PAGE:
Combined Majors/Honours Seminar – Summer Term 2 MW 12:00-2:00 p.m.
Dr. Gisèle M. Baxter
Horror/Science: Gothic Echoes in Science Fiction
“It was on a dreary night of November, that I beheld the accomplishment of my toils. With an anxiety that almost amounted to agony, I collected the instruments of life around me, that I might infuse a spark of being into the lifeless thing that lay at my feet.” – Mary Wollstonecraft Shelley, Frankenstein, Chapter IV.
Over 40 years ago, Patrick Brantlinger argued in “The Gothic Origins of Science Fiction” that a problem in reading Science Fiction as “realistic prophecy … arises from the fact that the conventions of science fiction derive from the conventions of fantasy and romance, and especially from those of the Gothic romance. Science fiction grows out of literary forms that are antithetical to realism.” More recently, two 2019 essays by Daniel Pietersen on Sublime Horror, “The universe is a haunted house – the Gothic roots of science fiction” and “Spiders and flies – the Gothic monsters of sci-fi horror,” explore the intersection of terror and horror tropes in what we can only call Gothic Science Fiction.
This course is not about slick shiny optimistic visions of the future. It’s also not about magical and supernatural creatures (even if some of its characters might resemble them). It’s not about science research that has vastly benefitted worlds and their inhabitants: it’s about bizarre singular passion projects and their progeny, about science gone wrong, about the byways of pseudoscience and paranormal investigations. We will examine the theoretical bases of contemporary approaches to the Gothic and apply them to various examples of fiction and film.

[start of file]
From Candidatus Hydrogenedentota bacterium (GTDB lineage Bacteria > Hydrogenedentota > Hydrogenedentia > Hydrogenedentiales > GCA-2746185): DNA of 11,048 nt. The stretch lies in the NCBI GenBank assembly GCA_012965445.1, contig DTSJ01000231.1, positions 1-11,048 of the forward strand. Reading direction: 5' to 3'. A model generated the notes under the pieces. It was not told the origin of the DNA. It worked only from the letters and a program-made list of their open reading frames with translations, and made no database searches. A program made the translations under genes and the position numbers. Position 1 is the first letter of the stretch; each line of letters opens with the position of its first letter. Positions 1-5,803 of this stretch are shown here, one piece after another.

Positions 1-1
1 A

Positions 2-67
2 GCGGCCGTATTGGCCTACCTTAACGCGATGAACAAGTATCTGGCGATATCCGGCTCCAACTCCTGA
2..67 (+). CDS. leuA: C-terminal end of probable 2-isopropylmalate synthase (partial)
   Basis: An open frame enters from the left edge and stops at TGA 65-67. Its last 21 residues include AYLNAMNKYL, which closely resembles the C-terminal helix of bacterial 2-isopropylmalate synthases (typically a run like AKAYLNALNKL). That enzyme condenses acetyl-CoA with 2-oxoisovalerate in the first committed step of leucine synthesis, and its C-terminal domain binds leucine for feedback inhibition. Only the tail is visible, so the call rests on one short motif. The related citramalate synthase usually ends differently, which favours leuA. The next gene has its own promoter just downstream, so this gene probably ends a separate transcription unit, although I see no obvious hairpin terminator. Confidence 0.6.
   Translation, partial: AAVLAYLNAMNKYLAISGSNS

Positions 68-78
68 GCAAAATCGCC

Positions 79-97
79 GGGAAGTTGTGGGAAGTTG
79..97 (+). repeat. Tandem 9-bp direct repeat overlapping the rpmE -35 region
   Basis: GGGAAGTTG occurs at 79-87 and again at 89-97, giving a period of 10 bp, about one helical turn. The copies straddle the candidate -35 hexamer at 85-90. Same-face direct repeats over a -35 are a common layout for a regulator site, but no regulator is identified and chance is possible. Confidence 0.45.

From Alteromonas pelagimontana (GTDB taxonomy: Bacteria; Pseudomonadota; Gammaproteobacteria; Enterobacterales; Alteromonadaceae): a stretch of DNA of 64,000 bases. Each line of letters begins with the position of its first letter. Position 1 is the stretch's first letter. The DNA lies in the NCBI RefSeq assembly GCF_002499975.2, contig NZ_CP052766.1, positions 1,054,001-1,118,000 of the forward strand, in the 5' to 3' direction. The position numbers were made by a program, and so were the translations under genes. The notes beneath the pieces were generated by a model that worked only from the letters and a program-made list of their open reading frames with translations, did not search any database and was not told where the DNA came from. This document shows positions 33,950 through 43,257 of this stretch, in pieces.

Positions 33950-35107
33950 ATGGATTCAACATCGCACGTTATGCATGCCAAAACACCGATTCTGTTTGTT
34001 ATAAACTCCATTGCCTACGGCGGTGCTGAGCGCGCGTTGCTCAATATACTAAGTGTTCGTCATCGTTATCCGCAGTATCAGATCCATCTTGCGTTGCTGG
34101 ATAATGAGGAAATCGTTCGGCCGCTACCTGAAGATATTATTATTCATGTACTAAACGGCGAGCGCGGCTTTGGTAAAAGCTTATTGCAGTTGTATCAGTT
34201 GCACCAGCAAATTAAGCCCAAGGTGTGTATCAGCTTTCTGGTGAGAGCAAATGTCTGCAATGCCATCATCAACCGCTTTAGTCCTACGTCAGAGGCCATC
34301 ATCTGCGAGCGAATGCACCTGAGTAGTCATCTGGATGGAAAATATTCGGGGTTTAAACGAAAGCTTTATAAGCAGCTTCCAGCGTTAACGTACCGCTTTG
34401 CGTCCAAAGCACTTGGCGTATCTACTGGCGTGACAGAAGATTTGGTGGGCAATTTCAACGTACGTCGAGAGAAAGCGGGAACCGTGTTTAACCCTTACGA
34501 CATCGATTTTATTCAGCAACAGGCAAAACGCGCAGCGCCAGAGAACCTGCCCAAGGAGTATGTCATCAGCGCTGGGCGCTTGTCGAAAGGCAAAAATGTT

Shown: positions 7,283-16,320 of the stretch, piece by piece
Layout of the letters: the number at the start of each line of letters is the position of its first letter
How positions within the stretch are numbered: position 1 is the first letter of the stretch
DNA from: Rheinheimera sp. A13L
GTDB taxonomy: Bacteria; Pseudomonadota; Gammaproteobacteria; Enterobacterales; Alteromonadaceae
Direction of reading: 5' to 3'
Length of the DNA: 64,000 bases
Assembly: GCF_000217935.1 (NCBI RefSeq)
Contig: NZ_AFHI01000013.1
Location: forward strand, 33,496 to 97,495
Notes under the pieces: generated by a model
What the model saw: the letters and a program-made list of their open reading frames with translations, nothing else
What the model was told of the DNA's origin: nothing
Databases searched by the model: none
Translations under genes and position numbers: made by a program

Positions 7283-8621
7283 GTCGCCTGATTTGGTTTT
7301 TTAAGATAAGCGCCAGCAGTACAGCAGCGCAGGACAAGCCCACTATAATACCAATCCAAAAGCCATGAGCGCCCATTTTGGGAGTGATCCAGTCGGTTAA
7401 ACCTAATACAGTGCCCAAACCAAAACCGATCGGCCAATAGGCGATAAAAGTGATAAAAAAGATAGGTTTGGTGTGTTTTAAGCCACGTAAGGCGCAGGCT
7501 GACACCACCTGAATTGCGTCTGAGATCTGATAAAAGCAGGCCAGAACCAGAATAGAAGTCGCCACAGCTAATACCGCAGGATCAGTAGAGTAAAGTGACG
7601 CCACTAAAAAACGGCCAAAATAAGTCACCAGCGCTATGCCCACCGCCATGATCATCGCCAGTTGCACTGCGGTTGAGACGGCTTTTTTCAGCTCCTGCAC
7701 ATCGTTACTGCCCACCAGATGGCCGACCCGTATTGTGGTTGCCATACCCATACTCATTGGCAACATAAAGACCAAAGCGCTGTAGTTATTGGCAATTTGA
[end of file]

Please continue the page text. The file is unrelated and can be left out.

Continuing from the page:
The foundation texts will be Frankenstein (1818 edition), The Strange Case of Dr Jekyll and Mr Hyde, The Island of Dr. Moreau, I Am Legend, and The Haunting of Hill House (I have ordered all through the UBC Bookstore). And we will look at E.T.A. Hoffman’s 1816 story “The Sandman” (elements of which are echoed in the ballet Coppelia and the opera The Tales of Hoffmann) and his 1814 story “Automata” (available through Library Online Course Reserves). As well, we will examine the films Alien, Ex Machina, and Blade Runner 2049 (all available to stream online through the UBC Library). If you work on Ex Machina, you might also want to look at the published screenplay, which is available as an ebook on Kindle, Kobo, and GooglePlay (though sadly not through the UBC Library).
Please email me (Gisele.Baxter@ubc.ca) if you want a list of texts I’ve requested be put on Library Online Course Reserves. At the start of term, this material will be accessible to your on our Canvas site. Roughly one week before term starts I will send you, through the SSC, a detailed course outline and syllabus.
Evaluation will tentatively be based on a seminar presentation, a formal research paper, contribution to discussion both in class and on the course’s Canvas site, introduction of a relevant critical/theoretical work and a primary text not on our finalized reading/viewing list, and a take-home final reflection essay.
Keep checking this post for updates concerning the course, its texts, and its requirements.